Horence watched the two little girls asleep by the hearth, bathed in flickering firelight.  He couldn’t help but feel relief on their behalf that they were away from the horrors of the last two days.  He looked at the way the two had curled up together – ‘At least,’ he thought to himself, ‘they have each other.’

He picked at an extra ear of corn he had cooked, and allowed the melancholy of it all to wash over him for a bit.  He wondered how long he would be waiting for Laurel – he hadn’t said where he was going, or when he would return.  Horence did not mind the thought of another day of farm life so much, but he did fear the growing severity of any reprimand.

Horence looked around the room as warm firelight danced on the walls – it felt more like the home it had obviously been for generations, now that the dead had been laid to rest outside its walls, and a proper full day had passed.  He shivered at the eerie feeling that had been present when he first arrived.  There was warmth there again, if only a little.  Three children it seemed were all that was left of the family.  The house would soon sit abandoned, as all the surrounding farms already were.

He again considered the odd mix of rustic, and merely antique.  Though the place was small, there were still well more rooms than Ashtons, and the rafters fitted for sleeping.  The loft of the barn showed signs of this as well.  Perhaps accommodations for migrant farm hands, but some of it showed signs of use to recent to make sense in the drought.

The sound of hooves drew Horence to sit upright, and quickly move to a window.  A tiny glimmer of blue light bobbed up the hill from the main road.  He couldn’t tell if it was Laurel, but he suspect – hoped perhaps more so.  If it wasn’t Laurel, there would likely be much more explaining, and far less leaving.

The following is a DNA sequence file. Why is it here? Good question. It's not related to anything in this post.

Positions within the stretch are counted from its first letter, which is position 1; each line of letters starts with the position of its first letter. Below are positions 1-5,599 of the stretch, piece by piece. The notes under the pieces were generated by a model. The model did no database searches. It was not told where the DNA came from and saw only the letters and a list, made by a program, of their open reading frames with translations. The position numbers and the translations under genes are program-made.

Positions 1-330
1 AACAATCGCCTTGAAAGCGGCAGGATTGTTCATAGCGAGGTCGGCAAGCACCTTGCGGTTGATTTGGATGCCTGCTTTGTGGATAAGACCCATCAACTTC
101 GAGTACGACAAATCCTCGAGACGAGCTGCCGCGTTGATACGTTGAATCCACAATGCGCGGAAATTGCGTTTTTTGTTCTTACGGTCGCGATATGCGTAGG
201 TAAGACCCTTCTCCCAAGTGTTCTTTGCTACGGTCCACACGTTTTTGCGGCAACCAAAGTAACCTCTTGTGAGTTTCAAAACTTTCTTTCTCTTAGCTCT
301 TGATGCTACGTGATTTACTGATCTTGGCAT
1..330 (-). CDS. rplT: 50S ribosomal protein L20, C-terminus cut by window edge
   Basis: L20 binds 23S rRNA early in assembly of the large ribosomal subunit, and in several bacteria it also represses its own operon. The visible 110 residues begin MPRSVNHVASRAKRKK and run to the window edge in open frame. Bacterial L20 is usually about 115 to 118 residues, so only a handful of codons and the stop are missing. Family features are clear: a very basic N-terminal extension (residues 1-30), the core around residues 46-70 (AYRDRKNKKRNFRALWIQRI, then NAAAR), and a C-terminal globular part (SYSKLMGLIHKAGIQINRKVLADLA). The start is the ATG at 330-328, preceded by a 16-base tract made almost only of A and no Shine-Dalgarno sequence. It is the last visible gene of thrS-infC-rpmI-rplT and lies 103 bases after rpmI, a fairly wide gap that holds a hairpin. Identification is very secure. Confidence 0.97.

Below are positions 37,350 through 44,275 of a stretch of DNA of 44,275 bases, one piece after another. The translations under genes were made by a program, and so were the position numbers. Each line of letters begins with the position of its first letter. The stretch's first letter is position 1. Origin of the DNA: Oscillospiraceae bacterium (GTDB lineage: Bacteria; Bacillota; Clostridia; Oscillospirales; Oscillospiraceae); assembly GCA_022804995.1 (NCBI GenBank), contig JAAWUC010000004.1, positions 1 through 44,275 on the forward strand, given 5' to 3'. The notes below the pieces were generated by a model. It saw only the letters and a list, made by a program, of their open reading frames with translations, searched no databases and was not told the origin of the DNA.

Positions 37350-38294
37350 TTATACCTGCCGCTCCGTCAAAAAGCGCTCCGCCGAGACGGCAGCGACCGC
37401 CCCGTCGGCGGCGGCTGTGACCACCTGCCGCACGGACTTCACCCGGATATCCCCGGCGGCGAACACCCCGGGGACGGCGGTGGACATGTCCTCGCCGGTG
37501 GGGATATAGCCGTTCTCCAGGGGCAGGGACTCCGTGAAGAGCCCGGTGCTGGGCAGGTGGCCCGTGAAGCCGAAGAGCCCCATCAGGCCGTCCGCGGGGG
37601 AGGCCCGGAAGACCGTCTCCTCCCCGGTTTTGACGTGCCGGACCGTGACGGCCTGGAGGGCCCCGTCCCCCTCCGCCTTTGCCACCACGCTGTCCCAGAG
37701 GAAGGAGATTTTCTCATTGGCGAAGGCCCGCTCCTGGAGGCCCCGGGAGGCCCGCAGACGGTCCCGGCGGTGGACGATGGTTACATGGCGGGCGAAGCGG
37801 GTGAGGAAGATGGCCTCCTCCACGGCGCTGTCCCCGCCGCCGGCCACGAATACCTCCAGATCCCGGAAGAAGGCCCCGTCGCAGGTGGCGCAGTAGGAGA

Horrence opened the door as the horse approached, and watched as Laurel swung down from a saddled horse he did not recognize, a blue orb of light drifting at his side, and reins still grasped in his hand.

“You were gone for more than a day,” Horence said with clear displeasure, “where have you been?”

“I had to take the infant to Highvale – I fear the time involved couldn’t be helped.  They worked miracles on the horse, but even miracles take time,” Laurel grumbled.  “The Matron was kind enough to arrange a temporary exchange instead.  I took my time on the return, as this horse is not of the same caliber, and will need it’s strength to pull the coach tomorrow.”

“The Sisterhood?” Horence asked with some surprise, “that seems a bit extreme.”

“The boy’s condition left no other real option.  His mother’s death left him a danger to those not competent with living energies, and would you have had me subject the poor boy to Clarions?”  Laurel asked as he stopped before the door step.

“I suppose not,” Horence agreed.  He stepped out, and closed the door less their continued conversation wake the girls.  “The mother’s name was Meliae Ashton,” he said pointedly, “their grandmother was something of a hero.”

“So I learned – after a fashion – on my way back up through Minterbrook.” Laurel nodded.  “Are all matters attended to here?  I wish to leave at first light.”

“Everything is fine,” Horence reported, “the girls are fed, and asleep, and the animals have been tended to.”